Exposure to the next “supercycle” — While Europe was largely left on the sidelines during the tech cycle, European companies are well positioned for the new energy-transition cycle. Credit Suisse has identified 42 companies in Europe, representing around 15% of Europe’s total market capitalization, which it considers leaders in energy transition or sustainability. Moreover, European companies involved in the energy transition stand to benefit from strong fiscal and regulatory support in Europe and the US.

Attractive valuations — While I don’t expect the valuation gap between the US and Europe to close, the four factors above suggest it could narrow significantly. Compared to the US, Europe looks unusually cheap relative to its 10-year norm. This holds true against a wide range of valuation measures, be it sector-adjusted and growth-adjusted price-to-earnings or shareholder yield. 

What could derail this more positive longer-term trajectory? 

In my view, European equities face three key risks over the longer term: 

  • An ineffective industrial policy — I anticipate that the restructuring of supply chains, onshoring and the energy transition will be key drivers of industrial policy over the coming decade, with governments around the globe seeking to create more business-friendly environments for a range of strategically important sectors, such as battery technology, renewable energy and artificial intelligence. Europe’s ability to compete is hampered by differing national interests and its complex decision-making process. While I think Europe will ultimately come up with a coherent and impactful strategy, failure could result in accelerated deindustrialisation and weaker domestic demand.
  • US/China tensions — Europe remains heavily geared towards global growth and global trade, with both the US and China being major markets for its products and services. A further deterioration in US/China relations could severely hurt the profitability of European companies. 
  • Sustainability of the euro area — While progress has been made over the last few years, the euro area’s heterogenous structure remains vulnerable during times of economic stress and uncertainty. Markets could return to the question of individual member countries’ debt sustainability, with Italy being a potential trigger given its deteriorating debt metrics. While I think the EU now has the necessary tools to deal with such a fundamental threat, a sharp widening in Italian sovereign bond spreads would still have a major negative impact on European equity markets.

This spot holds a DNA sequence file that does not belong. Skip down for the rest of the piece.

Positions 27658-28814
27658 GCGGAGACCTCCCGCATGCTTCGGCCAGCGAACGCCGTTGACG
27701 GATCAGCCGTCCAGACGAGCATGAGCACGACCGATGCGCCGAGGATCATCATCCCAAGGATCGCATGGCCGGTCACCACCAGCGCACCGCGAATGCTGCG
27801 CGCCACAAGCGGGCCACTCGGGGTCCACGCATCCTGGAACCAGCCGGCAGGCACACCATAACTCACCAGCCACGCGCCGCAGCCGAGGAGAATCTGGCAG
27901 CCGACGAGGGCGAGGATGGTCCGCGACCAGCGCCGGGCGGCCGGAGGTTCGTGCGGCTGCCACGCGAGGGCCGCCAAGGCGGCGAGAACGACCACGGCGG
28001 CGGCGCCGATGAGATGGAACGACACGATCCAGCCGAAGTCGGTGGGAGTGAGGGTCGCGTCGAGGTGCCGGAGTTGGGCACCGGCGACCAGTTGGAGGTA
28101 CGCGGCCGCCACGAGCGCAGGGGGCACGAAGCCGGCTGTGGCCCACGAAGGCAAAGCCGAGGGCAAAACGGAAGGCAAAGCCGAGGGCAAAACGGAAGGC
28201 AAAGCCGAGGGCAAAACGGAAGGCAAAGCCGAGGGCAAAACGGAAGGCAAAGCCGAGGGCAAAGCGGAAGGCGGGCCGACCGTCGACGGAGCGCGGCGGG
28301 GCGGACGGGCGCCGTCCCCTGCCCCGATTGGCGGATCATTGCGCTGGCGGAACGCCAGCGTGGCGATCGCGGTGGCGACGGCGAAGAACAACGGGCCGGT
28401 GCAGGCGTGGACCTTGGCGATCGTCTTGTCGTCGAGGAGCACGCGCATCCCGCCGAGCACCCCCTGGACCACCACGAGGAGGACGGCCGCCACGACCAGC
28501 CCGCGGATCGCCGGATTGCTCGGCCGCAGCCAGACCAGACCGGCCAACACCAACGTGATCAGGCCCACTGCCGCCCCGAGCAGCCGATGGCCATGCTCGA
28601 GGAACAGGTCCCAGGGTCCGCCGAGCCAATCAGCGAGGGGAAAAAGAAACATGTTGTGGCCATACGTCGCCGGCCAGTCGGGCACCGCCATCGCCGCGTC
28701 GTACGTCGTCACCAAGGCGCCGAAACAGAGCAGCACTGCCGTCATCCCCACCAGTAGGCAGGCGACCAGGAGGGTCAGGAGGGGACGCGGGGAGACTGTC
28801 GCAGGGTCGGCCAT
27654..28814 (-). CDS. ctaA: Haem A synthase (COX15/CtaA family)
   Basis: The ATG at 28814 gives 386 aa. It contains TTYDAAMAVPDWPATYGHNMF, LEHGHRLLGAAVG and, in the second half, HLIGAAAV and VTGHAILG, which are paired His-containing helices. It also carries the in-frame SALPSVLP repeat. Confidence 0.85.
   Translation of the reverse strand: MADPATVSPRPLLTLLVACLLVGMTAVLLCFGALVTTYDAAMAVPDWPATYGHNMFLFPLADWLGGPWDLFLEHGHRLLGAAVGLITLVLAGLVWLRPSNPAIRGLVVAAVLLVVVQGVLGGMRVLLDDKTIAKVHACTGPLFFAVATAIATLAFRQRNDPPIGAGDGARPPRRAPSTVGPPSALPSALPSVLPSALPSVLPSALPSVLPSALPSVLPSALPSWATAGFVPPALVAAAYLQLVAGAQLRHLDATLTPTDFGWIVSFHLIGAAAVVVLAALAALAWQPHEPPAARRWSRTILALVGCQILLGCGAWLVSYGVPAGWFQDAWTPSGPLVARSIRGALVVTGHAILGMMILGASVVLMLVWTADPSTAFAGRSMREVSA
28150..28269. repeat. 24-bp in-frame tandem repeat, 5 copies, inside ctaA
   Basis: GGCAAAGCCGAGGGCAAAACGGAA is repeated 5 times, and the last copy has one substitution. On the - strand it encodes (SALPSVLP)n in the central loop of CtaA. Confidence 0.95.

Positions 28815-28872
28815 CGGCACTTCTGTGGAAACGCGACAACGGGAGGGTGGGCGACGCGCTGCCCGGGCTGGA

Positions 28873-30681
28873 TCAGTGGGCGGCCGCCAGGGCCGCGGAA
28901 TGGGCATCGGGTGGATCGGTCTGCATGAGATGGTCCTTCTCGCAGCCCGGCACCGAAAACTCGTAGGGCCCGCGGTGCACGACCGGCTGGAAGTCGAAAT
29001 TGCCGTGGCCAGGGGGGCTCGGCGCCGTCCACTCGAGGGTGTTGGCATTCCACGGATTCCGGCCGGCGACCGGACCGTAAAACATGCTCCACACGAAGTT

What about the short-term challenges?

In the short term, it is harder to make a constructive call on European equities in a global context. Europe’s international exposure and high number of cyclical companies make it vulnerable to a potential slowdown in the US or a faltering Chinese recovery. The European Central Bank’s most recent bank lending survey already points to deteriorating lending conditions and slower economic momentum.

What are the investment implications? 

In the short to medium term, I think it is important to adopt a more defensive stance. I am particularly cautious on European consumer and industrial cyclicals, as they appear to be pricing for an economic recovery that seems too optimistic. 

From a structural perspective, I observe a wide range of areas that may benefit from the five key trends discussed above, but three areas in particular stand out: 

  • Regulated industries — Banks, utilities and telecoms, which have borne the brunt of tighter regulation, weak domestic demand and constrained fiscal spending, may now be turning a corner. Utilities and telecoms are likely to play a central role in achieving the EU’s strategic goals of energy independence and accelerated digitalisation, while banks stand to gain from the expected acceleration in domestic demand and structurally higher rates. 
  • Selective industrials exposed to structural tailwinds — European industrials look expensive and vulnerable to a global slowdown, but I believe that industrials with significant exposure to the energy transition and digitalisation could be significant winners over the long run, given regulatory and fiscal tailwinds. 
  • Domestic exposure via small caps — European small-cap stocks tend to be domestically focused — typically outperforming when the euro strengthens — and while they are cyclical, current valuations suggest any near-term slowdown is already priced in.